Distinguishing Untreated Osteoblastic Metastases From Enostoses Using CT Attenuation Measurements
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CitationUlano, Adam, Miriam A. Bredella, Patrick Burke, Ivan Chebib, F. Joseph Simeone, Ambrose J. Huang, Martin Torriani, and Connie Y. Chang. 2016. “Distinguishing Untreated Osteoblastic Metastases From Enostoses Using CT Attenuation Measurements.” American Journal of Roentgenology 207 (2) (August): 362–368. doi:10.2214/ajr.15.15559.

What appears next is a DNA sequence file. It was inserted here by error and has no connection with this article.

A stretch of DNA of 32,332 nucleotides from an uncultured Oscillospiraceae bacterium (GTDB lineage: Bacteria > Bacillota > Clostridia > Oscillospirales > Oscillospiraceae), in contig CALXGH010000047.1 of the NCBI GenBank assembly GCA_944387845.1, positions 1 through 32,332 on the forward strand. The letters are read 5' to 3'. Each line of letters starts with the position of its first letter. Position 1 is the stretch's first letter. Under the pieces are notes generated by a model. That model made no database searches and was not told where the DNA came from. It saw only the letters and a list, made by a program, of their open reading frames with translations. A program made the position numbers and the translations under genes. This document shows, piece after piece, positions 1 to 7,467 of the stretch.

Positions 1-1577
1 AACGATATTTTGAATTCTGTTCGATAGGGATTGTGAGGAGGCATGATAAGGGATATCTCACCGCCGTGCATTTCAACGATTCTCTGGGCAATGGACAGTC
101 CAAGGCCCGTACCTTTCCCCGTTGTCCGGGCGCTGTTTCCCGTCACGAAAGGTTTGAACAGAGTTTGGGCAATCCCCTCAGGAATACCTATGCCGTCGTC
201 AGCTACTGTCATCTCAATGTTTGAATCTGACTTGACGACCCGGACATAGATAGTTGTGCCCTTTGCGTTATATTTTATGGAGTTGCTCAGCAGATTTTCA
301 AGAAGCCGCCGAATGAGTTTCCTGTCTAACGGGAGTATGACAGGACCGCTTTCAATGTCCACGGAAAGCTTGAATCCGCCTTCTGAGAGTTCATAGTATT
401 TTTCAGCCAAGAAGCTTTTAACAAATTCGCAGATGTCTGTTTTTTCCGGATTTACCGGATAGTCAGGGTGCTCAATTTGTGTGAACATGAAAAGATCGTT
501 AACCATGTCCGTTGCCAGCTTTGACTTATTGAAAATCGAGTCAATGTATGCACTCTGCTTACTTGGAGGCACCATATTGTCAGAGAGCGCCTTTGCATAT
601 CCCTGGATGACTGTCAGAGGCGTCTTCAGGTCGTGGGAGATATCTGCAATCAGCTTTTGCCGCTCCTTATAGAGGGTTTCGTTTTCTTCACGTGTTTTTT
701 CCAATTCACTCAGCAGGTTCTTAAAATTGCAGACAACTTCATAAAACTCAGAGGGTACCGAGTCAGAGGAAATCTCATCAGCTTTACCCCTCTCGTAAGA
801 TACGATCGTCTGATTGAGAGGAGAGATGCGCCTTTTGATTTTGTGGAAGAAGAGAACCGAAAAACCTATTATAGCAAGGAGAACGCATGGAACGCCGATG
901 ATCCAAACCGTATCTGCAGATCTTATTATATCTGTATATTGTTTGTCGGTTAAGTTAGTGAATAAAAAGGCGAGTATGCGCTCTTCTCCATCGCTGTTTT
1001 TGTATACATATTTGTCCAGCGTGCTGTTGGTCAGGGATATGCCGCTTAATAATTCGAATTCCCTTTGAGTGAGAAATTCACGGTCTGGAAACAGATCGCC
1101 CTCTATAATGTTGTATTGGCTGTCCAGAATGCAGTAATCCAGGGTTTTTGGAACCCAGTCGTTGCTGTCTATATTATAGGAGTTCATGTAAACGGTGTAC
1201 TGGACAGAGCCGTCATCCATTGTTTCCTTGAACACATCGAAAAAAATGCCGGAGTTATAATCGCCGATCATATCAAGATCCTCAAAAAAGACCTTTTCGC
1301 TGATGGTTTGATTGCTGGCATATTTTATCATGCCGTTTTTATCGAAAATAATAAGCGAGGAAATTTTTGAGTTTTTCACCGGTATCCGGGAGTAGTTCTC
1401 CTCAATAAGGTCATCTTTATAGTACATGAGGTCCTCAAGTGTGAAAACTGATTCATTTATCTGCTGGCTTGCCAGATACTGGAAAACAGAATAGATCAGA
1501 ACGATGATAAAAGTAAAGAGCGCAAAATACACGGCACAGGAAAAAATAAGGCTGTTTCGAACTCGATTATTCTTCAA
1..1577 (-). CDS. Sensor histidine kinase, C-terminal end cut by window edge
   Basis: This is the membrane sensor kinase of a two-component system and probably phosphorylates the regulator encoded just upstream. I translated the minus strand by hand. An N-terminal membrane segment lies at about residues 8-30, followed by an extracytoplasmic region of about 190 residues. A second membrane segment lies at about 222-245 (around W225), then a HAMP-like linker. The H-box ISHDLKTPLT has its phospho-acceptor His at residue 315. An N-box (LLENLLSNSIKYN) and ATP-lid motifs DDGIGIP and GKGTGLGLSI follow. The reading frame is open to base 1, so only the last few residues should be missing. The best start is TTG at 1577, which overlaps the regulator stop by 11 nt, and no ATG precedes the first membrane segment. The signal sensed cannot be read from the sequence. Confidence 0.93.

AbstractPurpose: To determine if CT density thresholds of osteoblastic bone lesions can be used to distinguish untreated osteoblastic metastases from enostoses. Materials and Methods: The study group comprised 62 patients (37 enostoses, 25 untreated osteoblastic metastases) with sclerotic bone lesions found on CT. Etiology of sclerotic lesions was assessed histologically or by clinical and imaging follow-up. None of the patients had prior treatment for metastases. The average and maximum densities in Hounsfield Units (HU) were measured. Receiver operating curve (ROC) analysis was performed to determine sensitivity, specificity, area under the ROC curve (AUC), confidence intervals (CI), and cutoff values of CT densities to differentiate metastases from enostoses. Interreader reproducibility was assessed using intraclass correlation coefficient (ICC) with 95% CI. Results: Mean and maximum CT densities of enostoses were 1190 ± 239 and 1323 ± 234 HU and of osteoblastic metastases were 654 ± 176 and 787 ± 194 HU, respectively. Using a cut-off of 885 HU for average density, AUC was 0.982, sensitivity was 95%, and specificity was 96%. Using a cut-off of 1058 HU for maximum CT density, AUC was 0.976, sensitivity was 95%, and specificity was 96%. Mean density ICC was 0.987 for enostoses and 0.81 for metastases. Maximum density ICC was 0.814 for enostoses and 0.980 for metastases. Conclusion: CT density measurements can be used to distinguish untreated osteoblastic metastases from enostoses. An average density of 885 HU and a maximum density of 1058 HU provide reliable thresholds below which a metastatic lesion is the favored diagnosis.
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